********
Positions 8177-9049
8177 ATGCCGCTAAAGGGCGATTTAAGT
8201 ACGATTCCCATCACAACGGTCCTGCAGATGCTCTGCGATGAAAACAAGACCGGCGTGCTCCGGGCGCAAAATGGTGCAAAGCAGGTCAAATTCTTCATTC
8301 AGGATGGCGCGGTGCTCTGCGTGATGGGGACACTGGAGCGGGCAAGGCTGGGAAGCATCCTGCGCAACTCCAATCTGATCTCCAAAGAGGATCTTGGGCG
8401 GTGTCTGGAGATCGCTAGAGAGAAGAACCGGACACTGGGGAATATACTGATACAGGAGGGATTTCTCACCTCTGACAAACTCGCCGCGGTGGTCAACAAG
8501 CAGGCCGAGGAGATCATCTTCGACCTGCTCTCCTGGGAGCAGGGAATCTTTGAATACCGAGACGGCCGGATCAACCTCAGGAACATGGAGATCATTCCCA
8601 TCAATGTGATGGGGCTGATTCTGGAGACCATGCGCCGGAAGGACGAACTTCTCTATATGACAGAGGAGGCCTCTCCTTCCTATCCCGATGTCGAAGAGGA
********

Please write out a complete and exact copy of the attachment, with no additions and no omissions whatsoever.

Positions 8177-9049
8177 ATGCCGCTAAAGGGCGATTTAAGT
8201 ACGATTCCCATCACAACGGTCCTGCAGATGCTCTGCGATGAAAACAAGACCGGCGTGCTCCGGGCGCAAAATGGTGCAAAGCAGGTCAAATTCTTCATTC
8301 AGGATGGCGCGGTGCTCTGCGTGATGGGGACACTGGAGCGGGCAAGGCTGGGAAGCATCCTGCGCAACTCCAATCTGATCTCCAAAGAGGATCTTGGGCG
8401 GTGTCTGGAGATCGCTAGAGAGAAGAACCGGACACTGGGGAATATACTGATACAGGAGGGATTTCTCACCTCTGACAAACTCGCCGCGGTGGTCAACAAG
8501 CAGGCCGAGGAGATCATCTTCGACCTGCTCTCCTGGGAGCAGGGAATCTTTGAATACCGAGACGGCCGGATCAACCTCAGGAACATGGAGATCATTCCCA
8601 TCAATGTGATGGGGCTGATTCTGGAGACCATGCGCCGGAAGGACGAACTTCTCTATATGACAGAGGAGGCCTCTCCTTCCTATCCCGATGTCGAAGAGGA